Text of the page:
Get organized! Tips for Delivery Drivers

by | Mar 14, 2022 | 0 comments

Even if you’re new to the world of the professional delivery driver, you already know how important you are to the organization you work for.

In many ways you are the face of the business to customers as you see them more than anyone else in the business. So, it is important that you represent the business well and in accordance to the guidelines and policies they have set out.

Beyond this, though, there are ways you can ensure that your delivery functions are performed efficiently and on time.

Here are some tips to help:

Get organized

Your delivery plan starts before you head out onto the road. Know what the priority deliveries are, and know the best routes to get there. Most deliveries will be close, but sometimes, especially in urban settings, the quickest route is not always obvious, especially during high traffic periods.

Load up with a plan

Do your best to ensure that the parts are loaded in reverse order of delivery so your first stops are at hand and so on.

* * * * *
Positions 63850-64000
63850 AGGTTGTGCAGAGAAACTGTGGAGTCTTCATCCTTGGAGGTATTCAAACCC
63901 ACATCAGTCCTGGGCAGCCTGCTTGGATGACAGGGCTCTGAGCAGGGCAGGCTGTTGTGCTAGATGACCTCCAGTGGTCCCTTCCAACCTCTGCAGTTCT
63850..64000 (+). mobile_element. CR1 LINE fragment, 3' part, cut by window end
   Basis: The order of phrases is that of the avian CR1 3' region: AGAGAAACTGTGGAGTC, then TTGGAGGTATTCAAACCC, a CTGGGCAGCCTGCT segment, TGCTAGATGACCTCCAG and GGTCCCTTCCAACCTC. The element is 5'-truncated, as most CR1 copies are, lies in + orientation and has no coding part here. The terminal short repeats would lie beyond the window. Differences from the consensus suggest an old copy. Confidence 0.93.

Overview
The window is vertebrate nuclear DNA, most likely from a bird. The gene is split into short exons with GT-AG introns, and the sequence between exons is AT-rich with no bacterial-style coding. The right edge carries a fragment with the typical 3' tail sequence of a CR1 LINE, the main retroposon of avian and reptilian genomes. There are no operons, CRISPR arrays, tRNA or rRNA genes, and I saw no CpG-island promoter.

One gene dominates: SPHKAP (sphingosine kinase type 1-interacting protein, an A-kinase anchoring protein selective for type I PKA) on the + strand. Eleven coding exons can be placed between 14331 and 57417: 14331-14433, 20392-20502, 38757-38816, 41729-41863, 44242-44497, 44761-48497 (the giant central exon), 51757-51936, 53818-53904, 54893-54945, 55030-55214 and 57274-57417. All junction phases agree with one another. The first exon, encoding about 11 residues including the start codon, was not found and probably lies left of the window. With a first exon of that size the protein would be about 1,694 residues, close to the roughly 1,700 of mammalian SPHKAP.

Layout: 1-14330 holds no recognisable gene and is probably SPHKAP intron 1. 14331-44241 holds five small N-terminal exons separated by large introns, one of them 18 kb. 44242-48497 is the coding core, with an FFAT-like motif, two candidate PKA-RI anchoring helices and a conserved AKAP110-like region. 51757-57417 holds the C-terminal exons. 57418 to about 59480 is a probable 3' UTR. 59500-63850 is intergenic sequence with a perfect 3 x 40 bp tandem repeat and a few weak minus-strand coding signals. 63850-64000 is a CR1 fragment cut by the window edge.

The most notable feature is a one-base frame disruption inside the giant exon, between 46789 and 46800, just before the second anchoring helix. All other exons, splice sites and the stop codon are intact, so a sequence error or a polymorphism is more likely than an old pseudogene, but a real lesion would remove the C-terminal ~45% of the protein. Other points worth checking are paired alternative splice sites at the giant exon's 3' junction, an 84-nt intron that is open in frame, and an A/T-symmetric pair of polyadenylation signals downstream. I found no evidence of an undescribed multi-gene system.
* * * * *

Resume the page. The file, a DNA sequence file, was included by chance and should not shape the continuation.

Make all deliveries before heading back in

This might seem obvious, but with the combination of deliveries, calls with new instructions, and dealing with traffic issues, sometimes things get missed. Few things are worse than that sinking feeling when you realize there’s a delivery that’s been missed and there’s a upset customer on the phone.

Ensure all deliveries are acknowledged

While it may be customary for you to see the customer and get them to accept the delivery, on busy days when everyone is working in the bays, this might not be so simple. Ensure the customer acknowledges the delivery and/or that the delivery is properly recorded if you’re using a drop box. This can avoid issues later.

Be transparent about any delays

Be up front if you’re delayed significantly by traffic, weather, or other issues. If your business makes that customer contact your responsibility, don’t delay in letting them know. Service businesses want their parts fast, but they need to be able to plan. If bad weather or supply disruptions mean the parts are coming later, letting them know allows them to plan their work and keep their customer in the loop. Delays are bad; surprise non-delivery is unforgiveable.

Getting service customers the parts they need to keep their business flowing, and their customer happy, can be challenging, especially with ongoing supply chain disruptions.

Ensuring that you do your part to be efficient and effective will reflect well on you and the organization you work for.


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